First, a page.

You probably heard this joke in the ’90s:

Why don’t Seahawks fans throw bottles and cans out on the field after the game?

Because they’re afraid they won’t be properly recycled.

Here in Western Washington, we recycle. Other parts of the country are years behind us—in infrastructure and in personal habits. We’re the people who disassemble the Kleenex container, tear out the plastic window and flatten the cardboard box.

As zealous as we are about recycling, most of us have no idea where our recycling is actually done. We throw the water bottle into the blue receptacle at the park, and next week it magically reappears in the form of a new park bench with a sign noting that it was made from over 2,000 plastic water bottles. We feel virtuous, and then pop open another Aquafina.

Recycling bins at a collection facility. Photo courtesy: Washington Department of Ecology.

For years, China was the largest importer of U.S. recyclables. Until recently, they wanted the raw materials to use in manufacturing. With the increase in single stream recycling (using a single collection container for mixed recyclables), contamination in export bales also increased.  The contamination caused too much pollution, and in 2018 China stopped most of their recyclable-material importing.

According to the Sierra Club, part of the problem lies with Americans trying too hard to recycle everything that is theoretically recyclable (often called “wishful recycling” or “speculative recycling.”) Plastic straws, disposable diapers, plastic bags and other items jam the sorting machinery, causing breakdowns, down time, and contamination of materials.

You’ve seen the news stories over the last few months; China is no longer buying recyclable materials from any country—the ban is worldwide, and the U.S. domestic markets can’t pickup the slack fast enough. Some cities have suspended their recycling programs until they find a destination for their materials. How does this affect us here in Whatcom County? Does it even matter anymore if we throw our soda can in the blue bin?

Recycling tote awaiting curbside pickup. Photo courtesy: SSC, Inc.

Yes! Keep it up, please! According to Rodd Pemble at Sanitary Service Company (SSC), we’re doing far better than most localities. Our costs have risen because of the changes in the global market, but our recycling program continues as it always has. Why? Because we have clean recyclables. Our very low contamination rate allows us to compete in the world recycling market where ‘Clean is King.’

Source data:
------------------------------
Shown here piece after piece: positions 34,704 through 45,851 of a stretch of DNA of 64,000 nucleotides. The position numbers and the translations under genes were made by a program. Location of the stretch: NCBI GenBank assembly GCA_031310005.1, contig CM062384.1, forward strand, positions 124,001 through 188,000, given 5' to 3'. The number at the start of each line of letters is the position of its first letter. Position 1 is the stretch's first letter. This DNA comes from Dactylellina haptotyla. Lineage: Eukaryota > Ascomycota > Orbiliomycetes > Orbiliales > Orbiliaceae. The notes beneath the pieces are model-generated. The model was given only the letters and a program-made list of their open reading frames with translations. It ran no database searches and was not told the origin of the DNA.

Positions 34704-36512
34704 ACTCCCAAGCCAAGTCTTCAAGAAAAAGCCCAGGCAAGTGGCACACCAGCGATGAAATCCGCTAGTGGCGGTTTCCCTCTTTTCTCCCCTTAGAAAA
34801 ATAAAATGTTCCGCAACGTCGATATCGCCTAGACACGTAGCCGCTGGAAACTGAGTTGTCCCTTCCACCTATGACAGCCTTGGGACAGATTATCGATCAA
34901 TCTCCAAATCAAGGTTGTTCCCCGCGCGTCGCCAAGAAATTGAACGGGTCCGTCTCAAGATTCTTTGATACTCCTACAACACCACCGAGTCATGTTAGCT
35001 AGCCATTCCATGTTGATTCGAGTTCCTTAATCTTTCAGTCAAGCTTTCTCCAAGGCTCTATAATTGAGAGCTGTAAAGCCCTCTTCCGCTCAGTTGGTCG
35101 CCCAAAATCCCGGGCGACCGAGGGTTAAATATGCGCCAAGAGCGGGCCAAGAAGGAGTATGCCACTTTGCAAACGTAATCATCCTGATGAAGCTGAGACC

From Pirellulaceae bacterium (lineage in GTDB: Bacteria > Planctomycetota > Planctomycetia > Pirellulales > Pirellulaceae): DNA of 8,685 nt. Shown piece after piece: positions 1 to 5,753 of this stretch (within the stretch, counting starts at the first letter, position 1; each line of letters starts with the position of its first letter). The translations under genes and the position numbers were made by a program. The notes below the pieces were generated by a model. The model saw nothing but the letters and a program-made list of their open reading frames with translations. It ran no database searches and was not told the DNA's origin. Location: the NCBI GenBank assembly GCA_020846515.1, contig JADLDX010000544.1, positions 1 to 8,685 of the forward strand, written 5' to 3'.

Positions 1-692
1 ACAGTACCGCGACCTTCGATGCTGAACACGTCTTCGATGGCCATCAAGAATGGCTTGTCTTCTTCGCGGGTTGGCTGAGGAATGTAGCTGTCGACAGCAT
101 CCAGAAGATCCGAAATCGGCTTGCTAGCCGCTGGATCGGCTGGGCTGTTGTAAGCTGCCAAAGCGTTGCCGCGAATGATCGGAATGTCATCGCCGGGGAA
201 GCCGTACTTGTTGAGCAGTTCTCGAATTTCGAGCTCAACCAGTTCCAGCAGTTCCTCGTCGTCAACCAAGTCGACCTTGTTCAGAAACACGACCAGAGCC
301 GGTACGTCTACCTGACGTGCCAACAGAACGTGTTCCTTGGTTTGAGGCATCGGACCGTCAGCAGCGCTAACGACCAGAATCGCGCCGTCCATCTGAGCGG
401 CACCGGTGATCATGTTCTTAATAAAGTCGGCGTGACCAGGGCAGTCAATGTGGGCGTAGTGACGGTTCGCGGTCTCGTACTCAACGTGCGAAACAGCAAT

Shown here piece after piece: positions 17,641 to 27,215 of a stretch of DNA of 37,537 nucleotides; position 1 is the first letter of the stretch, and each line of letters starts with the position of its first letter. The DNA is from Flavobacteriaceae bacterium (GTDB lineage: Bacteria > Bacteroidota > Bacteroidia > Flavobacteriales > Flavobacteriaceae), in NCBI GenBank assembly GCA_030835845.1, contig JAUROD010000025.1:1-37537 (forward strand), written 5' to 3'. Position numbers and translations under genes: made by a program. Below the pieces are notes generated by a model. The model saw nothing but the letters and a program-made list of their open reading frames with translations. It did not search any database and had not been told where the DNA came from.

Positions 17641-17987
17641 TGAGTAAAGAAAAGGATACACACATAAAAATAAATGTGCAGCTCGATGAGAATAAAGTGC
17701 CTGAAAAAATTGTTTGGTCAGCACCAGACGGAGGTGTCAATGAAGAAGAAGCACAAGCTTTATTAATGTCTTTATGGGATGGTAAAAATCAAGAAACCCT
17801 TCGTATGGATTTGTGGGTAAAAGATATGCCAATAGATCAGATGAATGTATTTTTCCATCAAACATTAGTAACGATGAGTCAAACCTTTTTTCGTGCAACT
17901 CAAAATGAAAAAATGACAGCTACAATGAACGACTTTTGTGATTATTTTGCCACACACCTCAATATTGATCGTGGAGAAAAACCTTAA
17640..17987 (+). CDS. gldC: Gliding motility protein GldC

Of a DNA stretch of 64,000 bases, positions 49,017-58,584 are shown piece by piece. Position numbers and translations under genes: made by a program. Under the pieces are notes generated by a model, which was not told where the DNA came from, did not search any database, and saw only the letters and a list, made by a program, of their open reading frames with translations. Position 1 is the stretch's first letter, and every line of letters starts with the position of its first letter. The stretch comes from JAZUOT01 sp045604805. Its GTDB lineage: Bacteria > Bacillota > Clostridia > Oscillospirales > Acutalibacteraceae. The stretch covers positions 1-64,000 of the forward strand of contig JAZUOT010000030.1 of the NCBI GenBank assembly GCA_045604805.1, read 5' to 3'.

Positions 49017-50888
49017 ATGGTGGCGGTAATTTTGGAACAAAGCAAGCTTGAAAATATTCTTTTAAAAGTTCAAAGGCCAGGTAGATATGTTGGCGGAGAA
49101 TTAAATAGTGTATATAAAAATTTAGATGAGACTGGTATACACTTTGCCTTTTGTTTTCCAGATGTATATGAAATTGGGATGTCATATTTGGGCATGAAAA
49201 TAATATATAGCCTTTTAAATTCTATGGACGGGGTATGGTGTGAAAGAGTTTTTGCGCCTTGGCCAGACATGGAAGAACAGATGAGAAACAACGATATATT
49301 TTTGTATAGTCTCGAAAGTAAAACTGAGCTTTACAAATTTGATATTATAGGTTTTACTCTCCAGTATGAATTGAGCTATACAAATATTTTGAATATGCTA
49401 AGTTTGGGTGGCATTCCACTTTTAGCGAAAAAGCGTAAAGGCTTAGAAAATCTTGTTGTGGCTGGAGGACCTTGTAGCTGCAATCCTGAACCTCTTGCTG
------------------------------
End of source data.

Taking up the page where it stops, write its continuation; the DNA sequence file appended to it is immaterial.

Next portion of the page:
What does “a very low contamination rate” mean? Let’s start at SSC, the company that collects the bins and the totes from our homes and apartment complexes. You might think they rigorously sort every piece you put in your bin, so it’s okay to toss in a plastic straw or a used Starbucks cup, because if it’s not recyclable, they’ll catch it, right? Wrong, the SSC drivers give the bin or tote a glance and see how well sorted it is. If the materials aren’t correctly sorted, they reject the lot and notify the customer to properly sort the material or put it in the trash.

SSC actively supports bicycle use and safety. Photo courtesy: SSC, Inc.

Truckloads of recyclables are then taken to Northwest Recycling in Bellingham, where sorting equipment and employees carefully separate, process, and pack materials for shipping to their destination, whether it’s a scrap yard, a regional buyer, or a shipping container bound for Malaysia or India.

Our success is due in part to being good at recycling and in part to SSC and Northwest Recycling being good at getting our stuff ready to go. We can help them at home by paying attention to two things:

1. Recycle the Right Things

Don’t throw everything in recycling in the hope that it will get taken. This is where the road to hell is truly paved with good intentions—it is wasteful to throw that plastic toy with no recycling symbol on it in the trash, but it’s even worse to throw it in recycling in the hope that it will get taken. You’re creating more work for collectors, and that toy is never getting recycled. If you live in a multi-unit complex where you share recycling bins with others, you’re ruining recycling for everyone by being a little bit overzealous. Stick to the rules, look at the sticker on your bin and follow the directions. Only put in items that are specifically permitted.

2. Make sure your items are empty and clean.

Your plastic peanut butter jar that hasn’t been washed may cause the entire bin to get rejected. If you’re not willing to rinse out your recyclables, please don’t throw them in the recycling bin. It’s better to throw them in the trash, especially if you share bins. It’s not fair to the people who make the effort to wash their items.

If paper has any food staining, it’s not recyclable. Your McDonald’s bag with the oily spot on the bottom, greasy pizza box, paper coffee cup with the dregs of a latte in the bottom: those are not recyclable—but they may be compostable. Read the sticker on your tote if you have SSC’s FoodPlus! composting service to see what you can put in that bin. You can get detailed information online as well here. Seriously, any question you could possibly have is likely answered there.

Make sure your recyclables are “clean, dry, and empty,” as well as sorted properly. Thanks to everyone’s hard work, we’re doing great here in Whatcom County. We should be proud of that and keep it going!

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